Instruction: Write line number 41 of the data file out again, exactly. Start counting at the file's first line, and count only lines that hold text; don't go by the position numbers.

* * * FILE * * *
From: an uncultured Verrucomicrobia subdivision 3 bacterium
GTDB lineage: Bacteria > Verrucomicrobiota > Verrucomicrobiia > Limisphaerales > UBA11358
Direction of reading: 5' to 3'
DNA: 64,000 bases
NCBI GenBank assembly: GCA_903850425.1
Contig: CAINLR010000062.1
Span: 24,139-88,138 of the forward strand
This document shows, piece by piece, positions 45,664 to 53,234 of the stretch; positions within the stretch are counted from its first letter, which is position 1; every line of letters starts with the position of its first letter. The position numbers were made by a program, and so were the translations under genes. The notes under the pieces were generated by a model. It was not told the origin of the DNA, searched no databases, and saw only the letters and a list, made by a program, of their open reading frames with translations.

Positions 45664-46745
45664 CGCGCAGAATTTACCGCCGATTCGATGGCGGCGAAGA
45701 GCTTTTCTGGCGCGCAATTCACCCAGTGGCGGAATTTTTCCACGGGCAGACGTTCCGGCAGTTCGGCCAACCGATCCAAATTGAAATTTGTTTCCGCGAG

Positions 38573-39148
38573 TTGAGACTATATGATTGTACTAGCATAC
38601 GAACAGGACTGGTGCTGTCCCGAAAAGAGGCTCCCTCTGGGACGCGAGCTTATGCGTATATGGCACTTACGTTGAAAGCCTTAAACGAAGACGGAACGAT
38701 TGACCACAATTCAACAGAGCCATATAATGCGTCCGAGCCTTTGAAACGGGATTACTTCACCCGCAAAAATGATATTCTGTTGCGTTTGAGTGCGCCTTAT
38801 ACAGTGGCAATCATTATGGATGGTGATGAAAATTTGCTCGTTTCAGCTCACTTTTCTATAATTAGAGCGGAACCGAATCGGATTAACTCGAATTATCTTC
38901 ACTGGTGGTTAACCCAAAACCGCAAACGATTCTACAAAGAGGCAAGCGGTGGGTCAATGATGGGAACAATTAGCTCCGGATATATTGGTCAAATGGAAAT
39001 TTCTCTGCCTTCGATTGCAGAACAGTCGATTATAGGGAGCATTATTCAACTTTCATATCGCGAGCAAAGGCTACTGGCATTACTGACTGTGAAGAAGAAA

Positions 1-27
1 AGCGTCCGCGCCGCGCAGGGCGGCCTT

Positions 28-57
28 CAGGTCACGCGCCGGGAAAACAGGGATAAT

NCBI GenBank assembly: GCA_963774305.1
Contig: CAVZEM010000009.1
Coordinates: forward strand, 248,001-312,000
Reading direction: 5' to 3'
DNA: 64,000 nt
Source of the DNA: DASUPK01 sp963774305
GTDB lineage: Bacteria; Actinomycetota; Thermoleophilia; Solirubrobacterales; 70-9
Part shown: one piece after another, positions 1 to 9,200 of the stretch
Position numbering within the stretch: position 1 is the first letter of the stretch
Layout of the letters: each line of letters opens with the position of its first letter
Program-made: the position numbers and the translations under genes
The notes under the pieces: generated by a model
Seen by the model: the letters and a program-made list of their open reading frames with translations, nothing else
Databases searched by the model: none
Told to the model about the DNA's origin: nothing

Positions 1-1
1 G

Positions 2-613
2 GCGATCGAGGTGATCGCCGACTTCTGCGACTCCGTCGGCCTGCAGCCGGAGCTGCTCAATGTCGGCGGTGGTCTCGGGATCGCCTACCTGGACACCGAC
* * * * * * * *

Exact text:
2 GCGATCGAGGTGATCGCCGACTTCTGCGACTCCGTCGGCCTGCAGCCGGAGCTGCTCAATGTCGGCGGTGGTCTCGGGATCGCCTACCTGGACACCGAC